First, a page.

In the days leading up to Clinton’s election victory, the public health community began to prepare for the day when the former secretary of state would take the reins of the nation’s health care system.
As Clinton was taking the reins, her own doctors and medical advisers, many of whom had worked on the Obama administration’s health overhaul, were busy working to prepare the public for a change in leadership.
Clinton’s new health team, according to the New York Times, was tasked with making sure that the American public knew exactly what the administration was doing.
This included ensuring that the public would know that the plan Clinton was proposing would be implemented.
“She has a team that is going to be absolutely ready to roll out the Trumpcare,” said Dr. Anthony Fauci, a physician and former chief medical officer for the Obama White House.
“We’re in a position to get her to do that.”
As Clinton prepared to take the oath of office on January 20, the White House issued a press release, saying that the new health care plan was not a “repeal and replace” of the Affordable Care Act.
Rather, it was a continuation of a plan Clinton had put forward in her 2016 campaign for president.
The announcement followed months of anticipation that Clinton would take over the reins.
In January, the Clinton Health Access Initiative released its first comprehensive guide for health care providers to implement a new plan.
A group of more than 20 health professionals were invited to the White Senate Office Building in Washington to hear from Clinton about the plan.
The Clinton health team had worked to make sure that, by January, a lot of the public knew what Clinton was doing to replace Obamacare, according a former Clinton aide.
The media was very much in the dark, according the former aide, who spoke on condition of anonymity because he was not authorized to speak to the press.
The White House press release said that the media would have a chance to discuss the plans with the new administration, which is expected to take office in January.
While there was speculation that the Trump administration would repeal Obamacare, Clinton’s team was still working to make it a reality.
At the time, there were concerns that the White National Party, which has been one of the most outspoken critics of the new Trump administration, would take a hard line against the Clinton health plan.
“As we continue to prepare to bring down the costs of health care across the country, we’re also working to find the best ways to reduce costs, to improve access and to improve quality and efficiency,” the press release read.
“The Clinton health plans will have to be evaluated and evaluated in a way that we can be comfortable with them being passed on to the next administration.”
As of early January, however, there was still much uncertainty about what Trump would do.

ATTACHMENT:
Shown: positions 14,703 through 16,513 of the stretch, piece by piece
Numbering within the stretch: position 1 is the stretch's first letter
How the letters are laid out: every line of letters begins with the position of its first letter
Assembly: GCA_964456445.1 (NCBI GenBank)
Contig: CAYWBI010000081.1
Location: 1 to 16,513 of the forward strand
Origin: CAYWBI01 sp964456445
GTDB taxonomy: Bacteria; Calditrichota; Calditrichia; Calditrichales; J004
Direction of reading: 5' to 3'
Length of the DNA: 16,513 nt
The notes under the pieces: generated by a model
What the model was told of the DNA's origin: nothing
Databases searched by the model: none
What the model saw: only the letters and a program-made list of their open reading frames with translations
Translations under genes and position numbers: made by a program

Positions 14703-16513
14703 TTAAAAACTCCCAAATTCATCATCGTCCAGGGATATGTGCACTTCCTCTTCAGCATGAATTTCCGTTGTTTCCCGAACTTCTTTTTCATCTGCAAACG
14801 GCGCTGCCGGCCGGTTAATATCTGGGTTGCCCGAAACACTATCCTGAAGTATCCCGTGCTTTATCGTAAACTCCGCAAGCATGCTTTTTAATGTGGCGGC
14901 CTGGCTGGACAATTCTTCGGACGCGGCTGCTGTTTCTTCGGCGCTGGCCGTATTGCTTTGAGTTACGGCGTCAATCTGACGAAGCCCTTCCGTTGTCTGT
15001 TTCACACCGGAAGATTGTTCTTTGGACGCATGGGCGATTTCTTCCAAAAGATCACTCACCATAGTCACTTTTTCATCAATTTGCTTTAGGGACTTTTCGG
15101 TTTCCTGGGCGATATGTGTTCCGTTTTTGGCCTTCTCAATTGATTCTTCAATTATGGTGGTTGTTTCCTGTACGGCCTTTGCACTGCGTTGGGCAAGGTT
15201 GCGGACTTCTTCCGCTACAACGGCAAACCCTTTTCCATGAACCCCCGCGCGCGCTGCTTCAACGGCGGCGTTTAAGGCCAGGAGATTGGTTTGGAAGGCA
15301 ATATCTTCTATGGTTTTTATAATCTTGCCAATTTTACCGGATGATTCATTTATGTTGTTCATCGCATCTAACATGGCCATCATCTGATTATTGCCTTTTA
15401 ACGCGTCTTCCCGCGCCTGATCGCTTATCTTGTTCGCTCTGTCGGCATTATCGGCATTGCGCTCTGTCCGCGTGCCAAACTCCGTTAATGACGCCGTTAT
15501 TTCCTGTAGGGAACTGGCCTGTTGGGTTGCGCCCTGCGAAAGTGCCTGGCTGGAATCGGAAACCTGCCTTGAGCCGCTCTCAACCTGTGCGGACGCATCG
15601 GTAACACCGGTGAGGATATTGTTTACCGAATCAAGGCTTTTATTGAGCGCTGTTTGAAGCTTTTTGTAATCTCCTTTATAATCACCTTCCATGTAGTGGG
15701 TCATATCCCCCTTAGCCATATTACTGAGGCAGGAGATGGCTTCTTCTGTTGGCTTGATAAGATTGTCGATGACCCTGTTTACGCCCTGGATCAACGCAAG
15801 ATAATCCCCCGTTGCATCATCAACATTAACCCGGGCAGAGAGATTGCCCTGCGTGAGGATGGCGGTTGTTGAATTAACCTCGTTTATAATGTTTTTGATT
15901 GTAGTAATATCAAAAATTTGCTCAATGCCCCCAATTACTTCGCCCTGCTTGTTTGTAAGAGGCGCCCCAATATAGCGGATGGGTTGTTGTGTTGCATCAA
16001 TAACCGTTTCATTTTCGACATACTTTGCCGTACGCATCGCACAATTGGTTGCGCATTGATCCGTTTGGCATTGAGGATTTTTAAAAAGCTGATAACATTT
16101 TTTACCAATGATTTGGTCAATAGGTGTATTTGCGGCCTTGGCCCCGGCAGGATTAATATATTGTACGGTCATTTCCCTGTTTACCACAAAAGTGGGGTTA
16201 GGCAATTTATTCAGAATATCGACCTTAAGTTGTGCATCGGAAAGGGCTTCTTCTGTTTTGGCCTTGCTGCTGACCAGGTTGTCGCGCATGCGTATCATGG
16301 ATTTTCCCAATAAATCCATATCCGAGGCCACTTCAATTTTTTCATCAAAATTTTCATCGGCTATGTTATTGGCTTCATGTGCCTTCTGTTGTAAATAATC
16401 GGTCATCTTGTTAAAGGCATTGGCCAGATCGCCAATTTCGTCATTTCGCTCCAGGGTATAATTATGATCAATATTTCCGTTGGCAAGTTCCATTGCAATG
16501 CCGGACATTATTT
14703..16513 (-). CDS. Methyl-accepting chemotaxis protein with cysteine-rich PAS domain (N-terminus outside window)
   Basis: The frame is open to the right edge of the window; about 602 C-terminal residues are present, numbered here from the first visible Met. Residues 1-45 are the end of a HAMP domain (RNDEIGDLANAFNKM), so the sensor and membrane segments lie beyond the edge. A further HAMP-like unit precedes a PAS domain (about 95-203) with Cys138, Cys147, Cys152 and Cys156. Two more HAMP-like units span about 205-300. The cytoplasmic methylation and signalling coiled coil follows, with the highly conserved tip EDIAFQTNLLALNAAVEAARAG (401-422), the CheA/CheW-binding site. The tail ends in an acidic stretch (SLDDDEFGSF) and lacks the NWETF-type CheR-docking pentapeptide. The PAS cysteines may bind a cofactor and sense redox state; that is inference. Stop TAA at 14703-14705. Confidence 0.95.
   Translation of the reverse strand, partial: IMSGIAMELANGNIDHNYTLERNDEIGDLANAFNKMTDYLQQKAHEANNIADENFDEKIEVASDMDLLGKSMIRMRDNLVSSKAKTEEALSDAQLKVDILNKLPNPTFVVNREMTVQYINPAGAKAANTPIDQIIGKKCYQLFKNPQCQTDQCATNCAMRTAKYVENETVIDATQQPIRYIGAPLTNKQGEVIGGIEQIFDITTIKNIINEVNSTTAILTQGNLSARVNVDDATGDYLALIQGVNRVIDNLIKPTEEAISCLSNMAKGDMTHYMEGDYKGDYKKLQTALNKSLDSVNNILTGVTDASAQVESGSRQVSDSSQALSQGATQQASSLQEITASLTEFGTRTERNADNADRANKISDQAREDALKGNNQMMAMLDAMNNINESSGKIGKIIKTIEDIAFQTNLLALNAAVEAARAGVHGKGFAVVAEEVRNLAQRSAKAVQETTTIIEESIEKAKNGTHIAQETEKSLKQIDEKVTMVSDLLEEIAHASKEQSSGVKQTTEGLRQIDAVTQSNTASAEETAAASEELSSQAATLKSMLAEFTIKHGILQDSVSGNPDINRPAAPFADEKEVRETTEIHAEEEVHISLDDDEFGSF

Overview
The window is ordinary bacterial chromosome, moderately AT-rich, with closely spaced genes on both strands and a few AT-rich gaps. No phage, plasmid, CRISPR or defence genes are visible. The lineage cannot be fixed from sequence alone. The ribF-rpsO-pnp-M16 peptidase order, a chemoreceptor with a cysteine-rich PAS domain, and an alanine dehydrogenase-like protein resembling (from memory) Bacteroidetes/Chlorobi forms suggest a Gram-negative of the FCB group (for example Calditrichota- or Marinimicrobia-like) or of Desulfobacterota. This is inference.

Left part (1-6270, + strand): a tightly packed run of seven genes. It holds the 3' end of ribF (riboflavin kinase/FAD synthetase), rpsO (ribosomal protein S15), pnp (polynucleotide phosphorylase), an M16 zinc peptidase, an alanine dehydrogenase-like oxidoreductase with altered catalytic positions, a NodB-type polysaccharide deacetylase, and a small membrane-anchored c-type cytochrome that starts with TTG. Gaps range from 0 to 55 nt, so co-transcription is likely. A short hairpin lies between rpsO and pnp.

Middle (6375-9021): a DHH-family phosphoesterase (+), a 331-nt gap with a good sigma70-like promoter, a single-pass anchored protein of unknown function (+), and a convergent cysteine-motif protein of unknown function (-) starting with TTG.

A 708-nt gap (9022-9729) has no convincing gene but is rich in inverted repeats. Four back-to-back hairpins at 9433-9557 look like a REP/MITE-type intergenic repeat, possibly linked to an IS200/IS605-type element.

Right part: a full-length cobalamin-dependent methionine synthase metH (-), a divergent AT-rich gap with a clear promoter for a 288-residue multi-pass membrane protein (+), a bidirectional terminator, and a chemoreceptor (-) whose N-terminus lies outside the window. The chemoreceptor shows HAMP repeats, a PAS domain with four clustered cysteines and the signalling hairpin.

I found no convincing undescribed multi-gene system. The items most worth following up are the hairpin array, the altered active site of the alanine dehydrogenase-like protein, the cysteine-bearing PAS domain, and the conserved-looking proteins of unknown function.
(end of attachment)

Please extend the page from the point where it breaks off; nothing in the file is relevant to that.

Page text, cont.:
Clinton was still in the final stages of negotiations with the White Health Alliance, a coalition of private insurers, and the president-elect had not yet been formally confirmed.
The New York Post reported on January 12 that the Clinton campaign was still actively working to broker a deal between the Trump transition team and the Trump Health Alliance.
The Trump transition and the Clinton transition team had been discussing the health care proposals, according The New Yorker.
At a January 26 press conference, the former president of the alliance, Dr. Harold Geisel, said that Trump’s team had indicated they were prepared to sign on to “any and all of our plans.”
At the press conference in which Geisel was speaking, he also noted that the alliance’s “top priority is to make health care affordable and accessible to all Americans, and to keep costs down so that we don’t need a third-party administration to take care of our healthcare.”
“We want to be the best possible team that can work together to achieve that,” Geisel added.
The alliance has also worked to promote the Clinton plans as being better than the Obamacare plans, as the Clinton team has worked to ensure that they were not “reinventing the wheel,” according to Dr. Frank Nijenhuis, a clinical professor of medicine at Harvard Medical School.
According to Nijehus, the alliance is still working with the Trump team to ensure it does not become a “full-blown replacement,” and to make changes to the health system.
“It’s really the Trump’s agenda, the Trump health agenda, that they’re going to focus on, and that’s what we’re doing,” Nijenhus said.
“If we were to be in a place where we were going to make major changes to a health system, the only people who would be able to make those changes would be the Trump supporters.”
Nijhues comments echoed those of many health professionals who said they were nervous about what might happen if the Trump plan was implemented.
But, in fact, there has been a lot more debate over what the Clinton administration might do than